|The artist MHYSA, a self-described "Queer Black Diva and underground popstar for the cyber resistance." Lucy Gellman Photos.|
White girls wouldn’t leave Mooncha alone. She jumped from the stage to the floor, microphone cord trailing her as lyrics flew from her mouth to the crowd, crowd back to the stage. Her white sneakers glowed under the low light.
White GRLS never leave me alone/They always party party party all up in my dorm.
Dunkin cappuccino and a shot of patron/They be like “Turn down for what!?”
I be like “Student loans.”
Friday night, New Haven artists Mooncha and Salwa set the stage for MHYSA at The State House, in a triple bill that featured spoken word, hip-hop, electronic music, and trance-like states of turning up. Close to 35 attended the show, the first with the venue’s new liquor license.
What brought them out, largely, were two local artists who have developed a following in the region’s musical, activist, political and spoken word communities. Hopping on stage just minutes before 9 p.m., Mooncha paired whip-smart lyrics with a kind of funny, tongue-in-cheek style, moving from the stage to the audience and back to the stage in a set that wasn’t nearly long enough. She built off the audience, trading the mic with concert-goers on the chorus of “White GRLS” then taking it back for the next verses.
Black girls never leave me alone./They be like “Why you talkin white”
I be like “bitch, cause I’m grown”/and I talk the way I want because I pay for my phone.
Around Mooncha, the room jolted to life. Brave attendees inched toward the front, joining a kind of dance party as Mooncha offered them the mic. Others hung back, rocking their hips and shoulders as their feet stayed firmly rooted on the ground. A smattering near the bar did some aggressive head bobbing. Mooncha’s voice filled the space.
It also primed the room for Salwa, an artist raised on New Haven’s spoken word communities and now a facilitator in them. Friday, they came with both workshopped and new material, commanding the room as they stepped on the stage in wide-legged pants, a wide rhinestone-studded belt and bright, pattered blouse. In a set that flowed between spoken word, songwriting and musical covers, they kept the room on its toes, audience members wide-eyed and mesmerized.
In one particularly moving piece, they set a scene some New Haveners know too well: a white teacher bouncing at the center of a classroom “like the nucleus of a questionable cell,” giving a revisionist history of slavery in America (listen to the whole piece in the video below).
This conversation familiar, yet the same story
Black people were slaves, and then they tasted glory
No longer enslaved but y’all dumb
Now you choose to kill each other with guns
Slavery is over, so y’all should just be grateful
Y’all were freed and now you feed off the lands we gave to you
But they were just getting started. As they worked through new versions of older poems and mixed media work, Salwa covered YEBBA’s “My Mind,”their power-packed, full-lunged vocals leaving audience members stunned into silence, then cheering as loudly as they could. At the front of the stage, Mooncha saluted Salwa, then bent at the waist, extending her arms in a gesture of reverence, that gratitude that travels from one artist to another.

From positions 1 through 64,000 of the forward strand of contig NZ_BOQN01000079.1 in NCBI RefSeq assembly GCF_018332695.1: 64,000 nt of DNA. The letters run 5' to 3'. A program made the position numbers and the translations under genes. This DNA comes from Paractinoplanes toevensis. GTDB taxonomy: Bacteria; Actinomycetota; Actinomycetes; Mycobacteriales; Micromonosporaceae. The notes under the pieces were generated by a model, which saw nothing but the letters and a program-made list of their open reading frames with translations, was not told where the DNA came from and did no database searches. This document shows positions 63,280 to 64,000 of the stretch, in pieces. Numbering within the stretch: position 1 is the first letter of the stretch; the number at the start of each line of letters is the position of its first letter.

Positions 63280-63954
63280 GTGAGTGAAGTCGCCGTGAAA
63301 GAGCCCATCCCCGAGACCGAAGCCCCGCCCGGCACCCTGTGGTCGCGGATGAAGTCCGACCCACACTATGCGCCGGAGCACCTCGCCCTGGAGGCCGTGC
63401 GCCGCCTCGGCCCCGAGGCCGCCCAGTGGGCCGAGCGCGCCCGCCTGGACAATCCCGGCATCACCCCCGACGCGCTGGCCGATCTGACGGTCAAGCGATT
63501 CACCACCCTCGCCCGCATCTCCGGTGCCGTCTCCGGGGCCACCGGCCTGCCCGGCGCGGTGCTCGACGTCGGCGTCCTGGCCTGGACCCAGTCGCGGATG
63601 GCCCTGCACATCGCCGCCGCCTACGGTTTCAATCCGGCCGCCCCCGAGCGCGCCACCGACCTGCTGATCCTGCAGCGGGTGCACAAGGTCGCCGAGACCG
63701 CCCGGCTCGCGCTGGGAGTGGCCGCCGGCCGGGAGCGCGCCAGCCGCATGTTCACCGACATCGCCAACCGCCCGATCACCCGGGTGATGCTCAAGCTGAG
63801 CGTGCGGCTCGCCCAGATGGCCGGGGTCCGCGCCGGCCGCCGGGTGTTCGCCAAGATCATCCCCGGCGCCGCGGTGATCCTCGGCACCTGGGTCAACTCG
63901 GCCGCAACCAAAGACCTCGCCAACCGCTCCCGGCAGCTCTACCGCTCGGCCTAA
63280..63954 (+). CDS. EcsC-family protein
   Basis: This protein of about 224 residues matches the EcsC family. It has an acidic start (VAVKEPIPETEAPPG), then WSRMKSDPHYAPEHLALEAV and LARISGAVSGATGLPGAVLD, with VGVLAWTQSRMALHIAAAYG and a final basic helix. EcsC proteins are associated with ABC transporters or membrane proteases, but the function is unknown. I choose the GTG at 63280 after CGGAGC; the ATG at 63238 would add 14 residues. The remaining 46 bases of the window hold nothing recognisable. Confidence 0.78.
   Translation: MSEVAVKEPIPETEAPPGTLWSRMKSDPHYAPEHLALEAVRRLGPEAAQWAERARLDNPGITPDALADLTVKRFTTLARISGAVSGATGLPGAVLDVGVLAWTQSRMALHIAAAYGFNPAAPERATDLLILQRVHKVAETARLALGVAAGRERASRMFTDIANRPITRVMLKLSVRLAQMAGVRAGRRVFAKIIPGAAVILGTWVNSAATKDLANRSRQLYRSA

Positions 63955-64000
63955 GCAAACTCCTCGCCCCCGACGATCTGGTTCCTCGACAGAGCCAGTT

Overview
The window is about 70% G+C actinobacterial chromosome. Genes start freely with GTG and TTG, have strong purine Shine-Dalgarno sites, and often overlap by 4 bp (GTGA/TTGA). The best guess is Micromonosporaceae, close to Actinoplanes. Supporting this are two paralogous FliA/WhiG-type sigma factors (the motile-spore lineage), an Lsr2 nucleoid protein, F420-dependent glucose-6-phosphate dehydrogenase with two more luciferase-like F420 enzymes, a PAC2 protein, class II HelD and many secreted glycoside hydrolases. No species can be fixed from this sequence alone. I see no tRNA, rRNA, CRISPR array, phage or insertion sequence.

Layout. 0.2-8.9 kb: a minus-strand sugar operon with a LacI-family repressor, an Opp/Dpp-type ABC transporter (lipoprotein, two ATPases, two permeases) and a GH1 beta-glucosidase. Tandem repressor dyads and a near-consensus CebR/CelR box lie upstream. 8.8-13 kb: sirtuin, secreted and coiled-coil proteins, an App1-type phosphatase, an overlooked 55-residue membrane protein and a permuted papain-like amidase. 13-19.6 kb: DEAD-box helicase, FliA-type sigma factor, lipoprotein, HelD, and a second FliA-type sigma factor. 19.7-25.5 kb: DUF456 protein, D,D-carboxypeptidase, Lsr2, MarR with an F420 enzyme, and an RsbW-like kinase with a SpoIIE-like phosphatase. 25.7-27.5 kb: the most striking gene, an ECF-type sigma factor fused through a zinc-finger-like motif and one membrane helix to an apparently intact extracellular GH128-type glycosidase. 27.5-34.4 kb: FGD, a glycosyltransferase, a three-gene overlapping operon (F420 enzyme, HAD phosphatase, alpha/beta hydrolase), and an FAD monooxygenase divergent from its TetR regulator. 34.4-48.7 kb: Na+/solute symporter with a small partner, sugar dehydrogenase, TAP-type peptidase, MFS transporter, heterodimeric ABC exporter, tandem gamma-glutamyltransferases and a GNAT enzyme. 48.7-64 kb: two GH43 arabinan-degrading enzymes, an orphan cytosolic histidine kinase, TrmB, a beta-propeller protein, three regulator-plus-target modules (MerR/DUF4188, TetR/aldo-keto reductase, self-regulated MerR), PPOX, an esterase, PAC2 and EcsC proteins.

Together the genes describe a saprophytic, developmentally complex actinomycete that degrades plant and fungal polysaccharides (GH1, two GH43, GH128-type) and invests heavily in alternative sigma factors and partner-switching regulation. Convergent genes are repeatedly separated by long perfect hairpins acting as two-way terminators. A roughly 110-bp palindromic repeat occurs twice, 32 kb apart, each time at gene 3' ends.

Between acts, concert-goers scoped out the space, still new and cavernous from where it beckons off of State Street. A DJ slipped onto the stage, fiddling with equipment for a moment. A dormant projection screen behind him sprang to life, glowing white with tall, light purple letters. “BLACK WOMEN AND FEMMES TO THE FRONT” it commanded.
The audience followed, members tentatively creeping to the front of the room. As MHYSA took the stage to a background of falling diamonds and rose petals and flashing, strobe-like messages (“ARE YOU TIRED OF BEING TIRED?”), the concert entered its final phase of the night.
Raised in Maryland and based in Philadelphia, MHYSA (the multimedia and electronic artist E. Jane, and half of the duo SCRAAATCH) came with works off of their 2017 album, fantasii. A self-described “Queer Black Diva and underground popstar for the cyber resistance,” they present work as conceptually interesting as it is trance-like, using looping audio, ethereal vocals, screeching soundscapes, and musical sampling across numbers.
As MHYSA launched into a cover of Beyoncé’s “Naughty Girl,” attendees were still figuring out how they wanted to move. Arms went back up over heads. Hips gyrated and met other hips. Some faces just turned toward the stage, flickering in the white light. Back on stage, MHYSA eased into “Glory be Black (Portrait of a Woman Who Has Fallen from Grace and into the Hands of Evil),” the word “glory” echoing and building around the room until its meaning was a mantra.
They bounced, wound around equipment, performed lying down and tied up in the microphone’s cord. Channeling SCRAAATCH’s deep and varied soundscapes, they took moments to adjust equipment, unexpected bursts of rubber on road filling the room. They looked out into the crowd, and revved up attendees.
“You know that thing, when you go into the club and start shaking your ass, and people start taking pics? Or maybe that’s just me,” they said, laying the intro to “Srobe.” A beat dropped and MHYSA began to bounce on the stage.
So many pics
It's like I got my own strobe light
That flash from the back
got my ass lookin so right
So many pics
it's like I got my own strobe light
Click click click click click
Click click click click click
The beat came up through chests and hands, and kept the room dancing.
To learn more about MHYSA's work, check them out on Bandcamp.